Ways To Keep Your Home Warmer For Less This Winter

If like me you live in an old building it can be difficult to keep in the heat from the central heating during a cold winter.

Rising energy costs can mean increasing the power consumption of the HVAC by having it on for longer is often an unwanted expense.

Here are some simple ways to keep your home warm this winter for less……

Use Your Ceiling Fan’s Reverse Setting

When you switch your fans to their “winter” setting (rotating them clockwise), they will pull the warm air from the ceiling (remember, heat rises), and push it back down into the room. This is an excellent way to recycle the warm air that comes from your furnace or duct.

Keep Your Thermostat Regulated


This is a tough one for some, at first. Try to lower your “normal” temperature settings slowly. Many go with 72 degrees or more. This makes your furnace or heating system work very hard. The harder it works, the more electricity, gas, oil, etc. that it consumes. And when it consumes, it can burn a hole right in your wallet.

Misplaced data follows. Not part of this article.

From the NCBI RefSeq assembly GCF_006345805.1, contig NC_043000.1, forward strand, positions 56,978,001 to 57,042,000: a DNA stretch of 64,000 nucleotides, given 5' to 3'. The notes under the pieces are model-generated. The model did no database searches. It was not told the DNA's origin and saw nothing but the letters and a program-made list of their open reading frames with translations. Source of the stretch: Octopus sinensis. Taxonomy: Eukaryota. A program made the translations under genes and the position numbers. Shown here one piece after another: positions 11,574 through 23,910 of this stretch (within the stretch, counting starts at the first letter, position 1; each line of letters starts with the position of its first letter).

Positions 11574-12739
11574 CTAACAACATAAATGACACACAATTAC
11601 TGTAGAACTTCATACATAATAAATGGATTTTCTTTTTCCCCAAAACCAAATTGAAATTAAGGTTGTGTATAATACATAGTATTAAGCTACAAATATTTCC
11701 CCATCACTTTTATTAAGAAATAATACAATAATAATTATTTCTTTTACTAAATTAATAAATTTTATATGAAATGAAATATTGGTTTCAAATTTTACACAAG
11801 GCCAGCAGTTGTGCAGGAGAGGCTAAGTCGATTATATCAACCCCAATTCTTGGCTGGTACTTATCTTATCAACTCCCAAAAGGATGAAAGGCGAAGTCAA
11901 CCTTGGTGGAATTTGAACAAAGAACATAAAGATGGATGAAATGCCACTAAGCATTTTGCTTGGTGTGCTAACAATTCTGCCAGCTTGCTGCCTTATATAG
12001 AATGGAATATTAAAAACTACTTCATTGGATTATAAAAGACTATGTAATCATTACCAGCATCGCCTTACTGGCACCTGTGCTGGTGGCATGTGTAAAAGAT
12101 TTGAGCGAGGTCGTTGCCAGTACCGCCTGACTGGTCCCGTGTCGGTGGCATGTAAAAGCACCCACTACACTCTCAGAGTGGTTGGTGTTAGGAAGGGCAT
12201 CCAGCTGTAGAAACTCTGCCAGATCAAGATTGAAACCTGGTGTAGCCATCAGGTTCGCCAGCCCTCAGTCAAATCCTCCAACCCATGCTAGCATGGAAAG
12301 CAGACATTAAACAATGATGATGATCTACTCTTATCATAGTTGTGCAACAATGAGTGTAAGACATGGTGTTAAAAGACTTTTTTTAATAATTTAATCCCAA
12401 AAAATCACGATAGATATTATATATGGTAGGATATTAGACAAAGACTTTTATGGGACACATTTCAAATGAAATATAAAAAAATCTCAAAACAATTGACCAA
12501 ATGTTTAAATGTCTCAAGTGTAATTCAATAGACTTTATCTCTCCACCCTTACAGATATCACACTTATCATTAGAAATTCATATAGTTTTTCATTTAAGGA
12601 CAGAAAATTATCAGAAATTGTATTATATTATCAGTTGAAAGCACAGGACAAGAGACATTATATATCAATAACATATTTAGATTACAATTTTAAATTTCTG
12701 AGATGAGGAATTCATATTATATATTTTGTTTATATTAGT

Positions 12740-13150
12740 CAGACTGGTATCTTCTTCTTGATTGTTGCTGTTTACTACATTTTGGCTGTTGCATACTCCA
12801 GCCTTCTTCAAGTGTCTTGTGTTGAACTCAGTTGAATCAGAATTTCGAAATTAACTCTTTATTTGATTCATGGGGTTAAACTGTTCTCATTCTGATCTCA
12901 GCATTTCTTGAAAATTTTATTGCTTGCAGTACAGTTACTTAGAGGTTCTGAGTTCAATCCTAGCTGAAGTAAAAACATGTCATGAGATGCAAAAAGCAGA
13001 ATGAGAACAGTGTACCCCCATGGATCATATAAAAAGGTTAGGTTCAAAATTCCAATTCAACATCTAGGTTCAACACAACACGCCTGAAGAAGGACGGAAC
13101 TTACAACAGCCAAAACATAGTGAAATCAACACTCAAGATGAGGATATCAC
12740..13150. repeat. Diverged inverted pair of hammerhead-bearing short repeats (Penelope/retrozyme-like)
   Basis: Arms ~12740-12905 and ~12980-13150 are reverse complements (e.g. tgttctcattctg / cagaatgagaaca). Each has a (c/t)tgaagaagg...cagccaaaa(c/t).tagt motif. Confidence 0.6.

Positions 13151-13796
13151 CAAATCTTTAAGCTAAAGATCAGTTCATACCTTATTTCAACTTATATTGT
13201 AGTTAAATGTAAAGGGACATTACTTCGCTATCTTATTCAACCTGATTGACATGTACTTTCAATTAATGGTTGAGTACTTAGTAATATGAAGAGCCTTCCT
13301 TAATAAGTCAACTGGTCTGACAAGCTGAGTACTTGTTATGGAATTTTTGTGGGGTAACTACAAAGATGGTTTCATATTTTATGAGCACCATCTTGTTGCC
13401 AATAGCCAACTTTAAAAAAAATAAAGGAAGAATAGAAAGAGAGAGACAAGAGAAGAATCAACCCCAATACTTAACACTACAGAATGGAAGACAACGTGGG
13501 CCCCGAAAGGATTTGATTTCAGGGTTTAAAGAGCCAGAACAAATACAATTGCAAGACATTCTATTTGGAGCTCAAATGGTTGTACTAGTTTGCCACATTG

If you prefer 72. Try 71 for a few days. Then 70… then a little lower every few days. Most find that they fell no difference in the actual warmth in their home, yet they do notice a huge difference in their heating bills.You can also lower it a bit while you’re away at work.

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Winterize Your Home

No matter what you fix your thermostat to, if the air is allowed to go out the window literally, you’ll spend a ton of money warming your house.The key is to winterize. This means any small openings around doors, windows, chimneys, etc. Little holes, separations, cracks, or other openings can allow cold air in, and warm air out. Your heated air is lost, and you end up spending much more to get your home comfortable. There are plenty of guides on how to to this, available online.

Use Wood Fireplaces


If you can, use a wood fireplace. These are extremely energy efficient, and if placed properly, can heat nearly your entire home.

Use Energy Efficient Space HeatersThese are useful if you are in a big room (if your living room, for example, has high ceilings, and you don’t want to jack up the thermostat to keep it warm. A well-placed, small, energy efficient space heater can keep you warm at ground level).

These pair well with all types of heating system. They can also be used in rooms like bathrooms or the kitchen, set on low, to keep the pipes from freezing overnight without having to force air into these empty rooms.